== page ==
The initial evaluation of the bioremediation potential of thirty sites contaminated with chlorinated ethenes and ethanes are being conducted by evaluating the results (for several wells from each site) for three sources of information; (1) the ethene and chloroethane concentration in groundwater samples, (2) the presence of DNA from Dehalococcoides ethenogenes and Dehalobacter by genetic testing using PCR, and (3) microcosm tests with added electron donor, conducted to measure dechlorination of the site contaminants in site groundwater. The sites tested were contaminated by historic releases of industrial chemicals including PCE (tetrachloroethene) and its daughter products, as well as other chlorinated compounds such as 1,1,1-TCA.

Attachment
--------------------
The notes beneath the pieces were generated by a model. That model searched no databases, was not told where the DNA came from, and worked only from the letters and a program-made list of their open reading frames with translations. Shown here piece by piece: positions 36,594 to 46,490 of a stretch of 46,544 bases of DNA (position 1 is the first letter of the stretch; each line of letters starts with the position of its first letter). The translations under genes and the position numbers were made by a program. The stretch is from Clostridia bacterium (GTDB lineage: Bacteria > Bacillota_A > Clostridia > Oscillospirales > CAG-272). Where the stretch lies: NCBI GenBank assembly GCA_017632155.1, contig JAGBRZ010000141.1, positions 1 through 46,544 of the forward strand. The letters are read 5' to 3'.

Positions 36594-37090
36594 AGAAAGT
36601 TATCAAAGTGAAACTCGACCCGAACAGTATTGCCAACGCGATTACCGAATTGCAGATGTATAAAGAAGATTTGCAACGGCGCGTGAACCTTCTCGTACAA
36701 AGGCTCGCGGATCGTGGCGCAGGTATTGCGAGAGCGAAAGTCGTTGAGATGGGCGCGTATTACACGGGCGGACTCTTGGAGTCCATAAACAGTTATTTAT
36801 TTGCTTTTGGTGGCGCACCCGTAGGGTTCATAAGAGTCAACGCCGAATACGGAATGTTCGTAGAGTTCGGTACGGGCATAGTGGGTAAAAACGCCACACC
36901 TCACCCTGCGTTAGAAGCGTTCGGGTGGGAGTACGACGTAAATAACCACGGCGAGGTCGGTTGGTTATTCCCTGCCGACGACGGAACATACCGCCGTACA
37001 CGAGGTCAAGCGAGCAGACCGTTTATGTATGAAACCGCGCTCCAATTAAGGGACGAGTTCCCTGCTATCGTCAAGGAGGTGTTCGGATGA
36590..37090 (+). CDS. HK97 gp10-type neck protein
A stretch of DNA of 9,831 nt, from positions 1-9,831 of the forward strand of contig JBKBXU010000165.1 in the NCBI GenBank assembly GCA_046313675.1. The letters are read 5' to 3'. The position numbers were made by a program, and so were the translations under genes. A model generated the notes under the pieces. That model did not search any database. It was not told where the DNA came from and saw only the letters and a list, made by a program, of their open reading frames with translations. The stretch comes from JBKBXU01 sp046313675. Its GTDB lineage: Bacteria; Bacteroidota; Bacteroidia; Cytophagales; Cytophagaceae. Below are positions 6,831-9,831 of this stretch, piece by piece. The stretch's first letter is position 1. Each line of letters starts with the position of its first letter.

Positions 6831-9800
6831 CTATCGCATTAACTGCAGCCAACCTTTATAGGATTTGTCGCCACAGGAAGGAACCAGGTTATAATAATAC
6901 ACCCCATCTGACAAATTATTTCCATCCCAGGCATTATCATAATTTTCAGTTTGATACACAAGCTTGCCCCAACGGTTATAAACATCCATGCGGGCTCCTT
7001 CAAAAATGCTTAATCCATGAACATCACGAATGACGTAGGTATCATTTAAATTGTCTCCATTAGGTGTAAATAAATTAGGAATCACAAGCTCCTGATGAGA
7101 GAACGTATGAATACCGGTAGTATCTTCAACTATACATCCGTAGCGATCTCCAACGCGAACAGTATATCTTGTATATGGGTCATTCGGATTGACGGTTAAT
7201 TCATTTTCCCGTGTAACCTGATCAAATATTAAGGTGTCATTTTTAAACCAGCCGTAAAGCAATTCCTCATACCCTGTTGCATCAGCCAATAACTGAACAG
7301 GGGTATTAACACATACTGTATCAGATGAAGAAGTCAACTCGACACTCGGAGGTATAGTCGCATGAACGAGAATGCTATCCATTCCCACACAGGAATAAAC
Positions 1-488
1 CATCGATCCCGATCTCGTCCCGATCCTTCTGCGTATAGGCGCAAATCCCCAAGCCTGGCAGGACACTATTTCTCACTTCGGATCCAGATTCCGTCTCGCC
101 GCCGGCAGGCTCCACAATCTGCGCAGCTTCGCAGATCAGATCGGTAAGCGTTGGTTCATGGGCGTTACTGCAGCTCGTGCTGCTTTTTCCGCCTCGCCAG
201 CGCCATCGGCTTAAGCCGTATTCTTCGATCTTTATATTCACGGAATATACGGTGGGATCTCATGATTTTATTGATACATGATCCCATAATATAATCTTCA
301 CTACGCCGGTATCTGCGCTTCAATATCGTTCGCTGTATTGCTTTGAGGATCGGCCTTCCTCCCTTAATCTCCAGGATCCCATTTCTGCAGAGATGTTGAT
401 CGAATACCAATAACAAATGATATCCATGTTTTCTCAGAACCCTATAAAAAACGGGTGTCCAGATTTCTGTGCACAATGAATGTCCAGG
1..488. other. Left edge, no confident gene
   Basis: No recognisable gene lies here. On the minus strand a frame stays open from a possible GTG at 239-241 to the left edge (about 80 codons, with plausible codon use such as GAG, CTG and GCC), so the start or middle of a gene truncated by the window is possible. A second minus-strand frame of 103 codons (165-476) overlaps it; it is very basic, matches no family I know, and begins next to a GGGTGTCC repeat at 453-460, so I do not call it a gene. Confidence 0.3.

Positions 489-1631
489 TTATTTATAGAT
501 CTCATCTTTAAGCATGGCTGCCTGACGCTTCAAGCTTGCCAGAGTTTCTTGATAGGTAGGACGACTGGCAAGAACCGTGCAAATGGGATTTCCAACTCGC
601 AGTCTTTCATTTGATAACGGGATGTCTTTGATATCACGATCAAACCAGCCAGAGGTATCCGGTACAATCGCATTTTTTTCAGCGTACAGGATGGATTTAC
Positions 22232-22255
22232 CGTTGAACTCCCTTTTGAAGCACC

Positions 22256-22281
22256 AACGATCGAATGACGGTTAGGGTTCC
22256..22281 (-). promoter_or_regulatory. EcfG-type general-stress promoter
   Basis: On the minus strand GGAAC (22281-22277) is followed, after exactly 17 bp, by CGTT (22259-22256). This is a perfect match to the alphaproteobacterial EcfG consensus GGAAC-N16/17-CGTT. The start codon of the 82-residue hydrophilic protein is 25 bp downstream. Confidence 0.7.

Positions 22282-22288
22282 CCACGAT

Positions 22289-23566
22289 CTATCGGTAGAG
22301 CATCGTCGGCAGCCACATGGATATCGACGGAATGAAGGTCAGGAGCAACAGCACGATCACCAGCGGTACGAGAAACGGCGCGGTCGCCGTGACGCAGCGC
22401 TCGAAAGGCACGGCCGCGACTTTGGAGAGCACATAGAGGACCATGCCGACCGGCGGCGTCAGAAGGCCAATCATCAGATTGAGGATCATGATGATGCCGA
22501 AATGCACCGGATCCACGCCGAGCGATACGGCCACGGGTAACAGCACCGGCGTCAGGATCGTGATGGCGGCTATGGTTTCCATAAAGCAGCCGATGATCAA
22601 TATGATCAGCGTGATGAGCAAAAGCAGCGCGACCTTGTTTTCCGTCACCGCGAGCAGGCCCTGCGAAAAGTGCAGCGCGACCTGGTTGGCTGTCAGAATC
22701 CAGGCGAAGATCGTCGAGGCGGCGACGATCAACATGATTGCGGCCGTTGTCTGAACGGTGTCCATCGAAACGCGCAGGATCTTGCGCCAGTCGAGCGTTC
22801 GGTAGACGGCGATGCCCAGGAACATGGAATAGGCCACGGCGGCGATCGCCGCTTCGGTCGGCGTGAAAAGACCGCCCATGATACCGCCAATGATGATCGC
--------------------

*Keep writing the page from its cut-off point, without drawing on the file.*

Results indicate a strong, but not absolute, correlation between negative PCR results for a well and lack of ethene in the groundwater from that well. For 25 PCR-negative wells from 13 sites, 23 had ethene concentrations less than 0.3 ppb, and 2 had ethene between 6 and 18 ppb. In cases which may arise in which PCR results are positive and microcosm results are negative, it would be concluded that the PCR test is reporting non-viable DNA, indicating that the organisms were previously active, but that changing site conditions have reduced their viability.
For sites having some locations without native dechlorinators, and other locations with native dechlorinators, additional microcosm tests have been useful in designing strategies for intra-site bioaugmentation. For those sites having all wells negative for both microcosm and PCR, additional detailed microcosm tests have been employed to design the strategy for site modification and bioaugmentation with laboratory-grown dechlorinating cultures.